In the high-stakes arena of technology giants versus regulators, American tech corporations are finding themselves under increased scrutiny from Chinese antitrust authorities, intensifying the tension in a broader narrative that began to unfold after the Sino-US chip war initiated a tech-centric showdown between the global giants. The Trump Administration set the stage with aggressive prosecution of Chinese tech companies, including a staggering $1.19 billion fine on ZTE, a telecommunications specialist, and charges against Huawei and its subsidiaries for skirting US sanctions on Iran. While China initially refrained from overt retaliation, the tech war’s lingering effects have become apparent, culminating in the recent wave of antitrust actions against American tech companies. 

But what makes antitrust such a powerful tool? Within the framework of China’s Anti-Monopoly Law (AML), the effects doctrine grants Chinese authorities’ jurisdiction over entities or individuals operating beyond the nation’s borders, provided their actions impact Chinese territory. This means that irrespective of whether a business operation occurs on foreign soil and appears unrelated to China, the nation can assert its legal authority as long as the parties involved generate significant sales within the Chinese market.

Antitrust enforcement holds considerable sway over business operations, especially concerning merger deals. One of the primary instruments employed under China’s AML is the ability to delay or withhold approvals for takeover transactions. China’s stringent approach to antitrust was evident in the case of Qualcomm’s $44 billion acquisition of NXP Semiconductors, a US tech giant. In 2018, while the acquisition received the green light from various global regulators, China remained a holdout. The European Commission had raised concerns about potential anticompetitive consequences, specifically regarding technology access, chip interoperability, and intellectual property portfolios. In response, Qualcomm and NXP Semiconductors proposed substantial behavioral remedies, eventually securing clearance. As for the case in China, the Chinese antitrust authority did not explicitly block the deal but delaying the approval could result in a call-off of the deal. The prolonged antitrust review brought uncertainty to the deal, which made Qualcomm believe there was a high possibility that the deal would be withheld in the future.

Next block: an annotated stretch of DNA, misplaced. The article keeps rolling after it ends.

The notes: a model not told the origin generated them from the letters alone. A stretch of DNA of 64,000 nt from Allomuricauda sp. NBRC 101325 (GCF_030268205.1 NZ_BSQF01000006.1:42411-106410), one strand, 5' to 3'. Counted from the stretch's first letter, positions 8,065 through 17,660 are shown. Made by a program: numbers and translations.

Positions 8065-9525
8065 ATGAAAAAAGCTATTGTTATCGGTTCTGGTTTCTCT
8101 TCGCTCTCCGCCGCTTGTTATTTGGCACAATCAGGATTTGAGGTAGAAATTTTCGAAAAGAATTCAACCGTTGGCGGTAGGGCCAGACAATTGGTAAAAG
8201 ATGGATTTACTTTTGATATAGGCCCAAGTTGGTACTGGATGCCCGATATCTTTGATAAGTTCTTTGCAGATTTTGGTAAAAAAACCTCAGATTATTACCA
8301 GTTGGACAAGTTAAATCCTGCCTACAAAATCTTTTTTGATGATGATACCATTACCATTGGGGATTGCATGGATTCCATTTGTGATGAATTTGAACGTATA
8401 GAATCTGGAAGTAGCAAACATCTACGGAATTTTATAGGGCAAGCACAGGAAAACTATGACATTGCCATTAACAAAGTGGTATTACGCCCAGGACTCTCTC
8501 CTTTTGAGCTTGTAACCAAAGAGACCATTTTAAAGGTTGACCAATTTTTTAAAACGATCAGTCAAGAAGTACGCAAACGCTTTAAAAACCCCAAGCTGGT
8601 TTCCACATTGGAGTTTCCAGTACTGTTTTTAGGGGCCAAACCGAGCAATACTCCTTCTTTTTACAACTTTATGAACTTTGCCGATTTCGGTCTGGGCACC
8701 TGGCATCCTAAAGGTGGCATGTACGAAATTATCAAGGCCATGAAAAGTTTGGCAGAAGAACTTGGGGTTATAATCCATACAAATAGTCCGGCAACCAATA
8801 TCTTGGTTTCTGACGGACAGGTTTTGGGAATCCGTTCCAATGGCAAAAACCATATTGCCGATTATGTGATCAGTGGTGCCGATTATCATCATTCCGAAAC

More recently, in August 2023, a situation similar to that of Qualcomm-NXP unfolded when Intel announced its agreement to terminate a merger plan with Tower Semiconductor following a protracted antitrust review delay in China.

Such delays can pose significant challenges for antitrust practitioners, including uncertainty about whether a deal can close within the existing financing window, decreased willingness among customers to enter into new agreements with the target firm, and potential staff attrition due to job uncertainty. In China, the ordinary antitrust review procedure typically spans six to nine months or more, even for cases that do not raise serious competition or industrial policy issues. Complex cases can extend to nine to 12 months or longer if they present particular challenges for stakeholders in China. Although statutory time frames for reviews are shorter, there are no practical consequences for the agency when deadlines are missed. In fact, the State Administration for Market Regulation (SAMR) was granted the authority to stop the review clock, further enhancing its power to suspend reviews.

In this constantly evolving regulatory landscape, American tech giants must exercise caution and meticulous planning. Advanced preparations are paramount. Long before formalizing agreements, parties involved must assess China’s likely level of interest in a deal, identify potential Chinese stakeholders with incentives to utilize SAMR’s review process to their advantage, and explore competitive, geopolitical, and industrial policy factors that could influence their decisions. Thorough stakeholder mapping and the development of action plans to address potential challenges are indispensable. As the tech war persists, tech companies must navigate uncertainty, evaluate risks, and capitalize on opportunities within China’s expansive market. Engaging with Chinese regulators and staying ahead of developments is the strategy of the day.

As tech giants confront their most formidable regulatory challenge to date, they grapple with a pressing question: Can they adapt to the winds of change, or will they be left in the wake of this new era of competition?